- The Washington Times - Friday, February 27, 2004

WILLIAMSBURG — Success in politics has been known to swell heads — but not to the dimensions of the presidential pates on display here.

Presidents Park, featuring 20-foot-high concrete busts of the 42 American commanders in chief, is set to open Monday along Interstate 64 in York County near Williamsburg, ending a five-year saga to find a home for the heads.

The outdoor educational museum will allow visitors to walk along a winding garden trail, where the busts are displayed, and reach out and touch the faces of history.

The 10-acre park is the brainchild of Houston artist David Adickes, who visited Mount Rushmore in South Dakota almost 10 years ago.

“I saw the big heads, but was disappointed I couldn’t get closer,” Mr. Adickes, 77, told The Washington Times. “As a sculptor, you want to be able to touch them. On the drive back to Texas from South Dakota, the idea just popped into my brain.” He began creating the 7,500-pound busts in 1995 and realized he would need someplace special — and large — to show them off. His first choice was Washington, D.C., but Mr. Adickes quickly changed his mind.

“Anybody who knows D.C. knows the problems of getting anything done — the permits and all — it would have been a lifetime project,” he said.

But setting up the busts in Williamsburg brought its own difficulties.

When the project was first proposed, the York County zoning commissioner defined it as needing a special-use permit, which usually are for amusement parks, such as the nearby Water Country, U.S.A.

“We’re clearly not an amusement. We’re a museum,” said Everette Newman III, managing partner of the park, which won its lawsuit. But the litigation delayed its opening by almost a year.

Now, Mr. Newman is getting ready to show the curious around the park, which includes a visitors center and wooded area, and offer his tidbits of trivia about the American leaders — such as William H. Taft, the nation’s 27th president.

“He got stuck in a bathtub,” Mr. Newman said of Taft, who, at 332 pounds, was the country’s biggest president.

A sign near Taft’s bust notes his years in office (1909-1913), his major accomplishments (he established the Labor Department) — and the fact that he had an oversized bathtub installed in the White House after his inauguration.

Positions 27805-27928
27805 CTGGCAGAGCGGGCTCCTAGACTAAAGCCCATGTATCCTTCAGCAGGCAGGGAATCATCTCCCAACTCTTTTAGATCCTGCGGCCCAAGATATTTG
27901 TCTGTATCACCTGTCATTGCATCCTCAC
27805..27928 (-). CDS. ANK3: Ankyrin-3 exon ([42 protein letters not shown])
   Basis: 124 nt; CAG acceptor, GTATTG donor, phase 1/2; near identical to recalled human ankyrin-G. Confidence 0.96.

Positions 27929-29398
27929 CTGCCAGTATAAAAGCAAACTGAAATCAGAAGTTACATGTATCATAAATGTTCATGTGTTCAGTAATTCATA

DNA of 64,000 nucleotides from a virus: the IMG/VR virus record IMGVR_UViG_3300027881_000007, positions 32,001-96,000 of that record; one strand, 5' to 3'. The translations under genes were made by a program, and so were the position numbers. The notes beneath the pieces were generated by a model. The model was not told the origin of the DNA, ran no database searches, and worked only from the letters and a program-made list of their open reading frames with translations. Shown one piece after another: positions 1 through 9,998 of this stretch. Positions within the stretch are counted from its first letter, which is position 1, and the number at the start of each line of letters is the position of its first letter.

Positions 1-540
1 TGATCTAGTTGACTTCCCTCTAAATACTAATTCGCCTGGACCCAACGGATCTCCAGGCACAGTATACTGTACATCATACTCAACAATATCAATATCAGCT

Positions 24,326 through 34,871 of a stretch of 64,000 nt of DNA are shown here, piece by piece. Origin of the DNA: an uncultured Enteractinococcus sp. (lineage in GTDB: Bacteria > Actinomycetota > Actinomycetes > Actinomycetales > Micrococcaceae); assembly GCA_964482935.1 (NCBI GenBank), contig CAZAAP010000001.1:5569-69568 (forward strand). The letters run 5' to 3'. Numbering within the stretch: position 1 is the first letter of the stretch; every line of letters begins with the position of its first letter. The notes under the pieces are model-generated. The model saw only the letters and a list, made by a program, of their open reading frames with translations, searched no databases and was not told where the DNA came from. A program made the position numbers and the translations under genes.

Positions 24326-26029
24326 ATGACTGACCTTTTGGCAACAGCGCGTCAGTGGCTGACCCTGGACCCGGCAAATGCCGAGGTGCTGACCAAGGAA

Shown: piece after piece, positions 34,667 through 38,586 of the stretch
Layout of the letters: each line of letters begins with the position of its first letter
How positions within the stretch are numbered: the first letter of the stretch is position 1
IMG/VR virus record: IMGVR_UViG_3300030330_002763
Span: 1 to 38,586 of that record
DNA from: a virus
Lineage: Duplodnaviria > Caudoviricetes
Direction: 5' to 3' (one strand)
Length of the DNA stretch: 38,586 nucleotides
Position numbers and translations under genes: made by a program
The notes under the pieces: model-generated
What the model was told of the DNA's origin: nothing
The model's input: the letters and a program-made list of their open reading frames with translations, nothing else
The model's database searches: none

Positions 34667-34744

While another Presidents Park designed by Mr. Adickes opened in the Black Hills of South Dakota last August, and another is planned for Florida, the location here is unique in its educational emphasis.

Mary Knapp, a teacher and the park’s director of education, developed six programs correlated to the Virginia Standards of Learning for teachers to use when they bring student tour groups.

“One of my primary goals was to make these programs as teacher friendly as possible,” said Miss Knapp.

She said dozens of school groups were already booked to visit the park.

The busts at each park site are identical and based on molds Mr. Adickes designed in his Houston studio. Except for President George H. W. Bush, the sculptor based his works on photos, or paintings for the earlier subjects.

For the senior President Bush, Mr. Adickes managed a sitting when a bust was needed for the airport in Houston. “He’s a good friend,” Mr. Adickes said. When he saw Mr. Bush recently, he invited the former president to make a visit after he parachutes for his 80th birthday this summer.

“I said ‘What if your chute doesn’t open?’ and he said, ‘Then I won’t come,’” Mr. Adickes said. “Barbara said she would come if the chute doesn’t open.”

Admission to the park is $9 for adults, $8 for senior citizens and military, and $6 for children ages 6 to 17. The park will open the day after Labor Day through February from 10 a.m. to 6 p.m. daily; March through June from 9 a.m. to 10 p.m. and July to Labor Day from 1 a.m. to 8 p.m. It is closed Christmas Day and New Year’s Day.

The museum is fully accessible for persons using wheelchairs and motorized scooters and there is elevator service in all public areas.

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